VIENTIANE, Laos — Acknowledging the dark aftershocks of the Vietnam War, President Barack Obama paid tribute Wednesday to survivors maimed by some 80 million unexploded bombs America dropped on Laos decades ago and pledged U.S. help to finally clean them up.

Touring a rehabilitation center in Vientiane, Obama said the U.S. had a “profound moral and humanitarian obligation” to work to prevent more bloodshed from the remnants of the U.S. bombardment. He touted his administration’s move to double spending on ordinance cleanup to roughly $90 million over three years.

“For the last four decades, Laotians have continued to live under the shadow of war,” Obama said. “The war did not end when the bombs stopped falling.”

Some 20,000 people have been killed or wounded since the the war ended, Obama said after viewing displays of small rusted grenades and photos of a child missing his foot. He insisted those were “not just statistics,” but reminders of the heavy toll inflicted by war — “some of them unintended.”

“I’m inspired by you,” he told one survivor, Thoummy Silamphan, who uses a prosthetic after losing a hand to one of the bombs.

Half a century ago, the United States turned Laos into history’s most heavily bombed country, dropping some 2 million tons of ordnance in a covert, nine-year chapter of the Vietnam War. The first U.S. president to set foot in Laos while in office, Obama lamented that many Americans remain unaware of the “painful legacy” left behind.

The $90 million is a relatively small sum for the U.S. but a significant investment for a small country in one of the poorer corners of the world. Obama sought to put a human face on the issue by meeting Wednesday with survivors of bombs that America dropped.

The president did not come to apologize. Instead, he said he hoped the strengthened partnership on clearing the bombs could mark a “decisive step forward” between the U.S. and this landlocked communist nation.

Thanks to global cleanup efforts, casualties from tennis ball-sized “bombies” that still litter the Laotian countryside have plummeted from hundreds to dozens per year. But aid groups say far more help is needed. Of all the provinces in landlocked Laos, only one has a comprehensive system to care for bomb survivors.

“We’re incredibly proud of the progress the sector has made over the last five years in terms of the decline in casualties and new victims,” said Channapha Khamvongsa of the nonprofit Legacies of War. “But we are concerned about the upwards of 15,000 survivors around the country that are still in need of support.”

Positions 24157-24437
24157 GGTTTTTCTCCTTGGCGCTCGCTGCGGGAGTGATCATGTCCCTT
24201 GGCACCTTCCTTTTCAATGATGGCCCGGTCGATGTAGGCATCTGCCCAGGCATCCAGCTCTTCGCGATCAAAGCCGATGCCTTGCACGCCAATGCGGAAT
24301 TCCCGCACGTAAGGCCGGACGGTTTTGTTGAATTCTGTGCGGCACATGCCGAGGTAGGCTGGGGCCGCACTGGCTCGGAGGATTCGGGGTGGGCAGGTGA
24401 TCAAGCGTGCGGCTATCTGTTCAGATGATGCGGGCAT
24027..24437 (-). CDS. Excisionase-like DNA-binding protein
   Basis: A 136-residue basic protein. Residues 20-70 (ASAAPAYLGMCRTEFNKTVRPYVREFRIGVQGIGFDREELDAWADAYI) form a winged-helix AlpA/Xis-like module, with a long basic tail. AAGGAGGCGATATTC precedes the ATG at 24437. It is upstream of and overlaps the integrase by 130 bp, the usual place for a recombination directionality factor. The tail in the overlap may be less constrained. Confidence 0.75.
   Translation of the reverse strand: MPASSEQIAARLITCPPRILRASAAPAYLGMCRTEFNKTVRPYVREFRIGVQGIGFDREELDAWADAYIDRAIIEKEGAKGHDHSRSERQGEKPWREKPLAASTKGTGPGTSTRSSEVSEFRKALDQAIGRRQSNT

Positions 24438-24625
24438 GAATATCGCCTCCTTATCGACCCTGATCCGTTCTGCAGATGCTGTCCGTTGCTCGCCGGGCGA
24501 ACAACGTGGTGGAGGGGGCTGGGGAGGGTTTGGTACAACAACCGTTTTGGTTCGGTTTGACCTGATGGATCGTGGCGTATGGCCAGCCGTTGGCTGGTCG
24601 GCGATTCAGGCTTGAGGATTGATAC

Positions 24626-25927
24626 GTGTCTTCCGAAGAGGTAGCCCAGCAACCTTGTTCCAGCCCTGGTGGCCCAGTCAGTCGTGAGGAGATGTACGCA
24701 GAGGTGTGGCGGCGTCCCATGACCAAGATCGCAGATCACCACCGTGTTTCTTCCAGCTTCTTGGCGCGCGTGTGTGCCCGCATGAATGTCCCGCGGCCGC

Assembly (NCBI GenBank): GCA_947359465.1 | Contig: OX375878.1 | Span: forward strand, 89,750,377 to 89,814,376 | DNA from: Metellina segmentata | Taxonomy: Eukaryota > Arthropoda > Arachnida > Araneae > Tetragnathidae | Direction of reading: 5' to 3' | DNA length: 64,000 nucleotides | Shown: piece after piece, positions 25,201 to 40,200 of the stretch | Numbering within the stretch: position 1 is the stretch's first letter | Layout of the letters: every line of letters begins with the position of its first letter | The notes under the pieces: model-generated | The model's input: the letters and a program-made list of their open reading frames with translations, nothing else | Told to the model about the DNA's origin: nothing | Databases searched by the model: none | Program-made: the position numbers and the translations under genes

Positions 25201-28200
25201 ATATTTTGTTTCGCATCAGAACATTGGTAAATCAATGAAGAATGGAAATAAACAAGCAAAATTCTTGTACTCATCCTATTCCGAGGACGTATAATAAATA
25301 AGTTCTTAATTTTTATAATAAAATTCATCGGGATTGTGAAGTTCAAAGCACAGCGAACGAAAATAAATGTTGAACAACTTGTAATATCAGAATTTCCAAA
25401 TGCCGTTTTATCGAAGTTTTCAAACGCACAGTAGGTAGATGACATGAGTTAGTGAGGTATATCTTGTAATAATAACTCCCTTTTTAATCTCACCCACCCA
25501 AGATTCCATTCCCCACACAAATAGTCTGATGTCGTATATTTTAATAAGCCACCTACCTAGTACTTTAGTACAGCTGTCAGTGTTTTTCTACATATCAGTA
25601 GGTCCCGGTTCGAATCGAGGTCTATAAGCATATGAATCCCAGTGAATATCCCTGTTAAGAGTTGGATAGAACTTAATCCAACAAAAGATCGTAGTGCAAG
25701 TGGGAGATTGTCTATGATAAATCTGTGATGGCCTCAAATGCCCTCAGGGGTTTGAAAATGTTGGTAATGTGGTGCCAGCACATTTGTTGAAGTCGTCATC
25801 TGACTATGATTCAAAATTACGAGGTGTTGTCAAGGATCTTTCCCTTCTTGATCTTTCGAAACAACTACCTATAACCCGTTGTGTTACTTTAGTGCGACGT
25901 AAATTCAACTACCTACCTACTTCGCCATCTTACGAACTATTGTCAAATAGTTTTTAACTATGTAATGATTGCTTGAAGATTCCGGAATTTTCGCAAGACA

After touring the rehab center, Obama was taking a short flight to Luang Prabang, a city in mountainous northern Laos that is on UNESCO’s World Heritage List. He was to tour a Buddhist temple before taking questions from young Southeast Asians at a town hall-style event.

The $90 million Obama announced follows $100 million the U.S. has committed in the past 20 years. The Lao government, meanwhile, said it will boost efforts to recover remains and account for Americans missing since the war.

The punishing air campaign on Laos was an effort to cut off communist forces in neighboring Vietnam. American warplanes dropped more explosives on this Southeast Asian nation than on Germany and Japan combined in World War II, a stunning statistic that Obama noted during his first day in Vientiane.

Obama was one of several world leaders visiting Laos to attend a meeting of the Association of Southeast Asian Nations. Taking its turn as chair of the regional forum, Laos’ communist government is seizing a rare moment in the spotlight.

For Obama, the visit serves as a capstone to his yearslong effort to bolster relations with Southeast Asian countries long overlooked by the United States. The outreach is a core element of his attempt to shift U.S. diplomatic and military resources away from the Middle East and into Asia in order to counter China in the region and ensure a U.S. foothold in growing markets. The project has yielded uneven results.

Yet Obama’s outreach took an uncomfortable turn just as he headed to Laos from another summit in China. The White House called off a scheduled meeting Tuesday with President Rodrigo Duterte of the Philippine – a U.S. treaty ally – after the brash new leader referred to Obama as a “son of a bitch.”

Duterte, who had been expecting Obama to criticize his deadly, extrajudicial crackdown on drug dealers, later said he regretted the personal attack on the president.

Obama filled the hole in his schedule by meeting with South Korean President Park Geun-hye in a display of unity a day after North Korea fired three ballistic missiles. Obama vowed to work with the United Nations to tighten sanctions against Pyongyang, but said the door wasn’t closed to a more functional relationship.


Daniel Malloy in Luang Prabang, Laos, contributed to this report.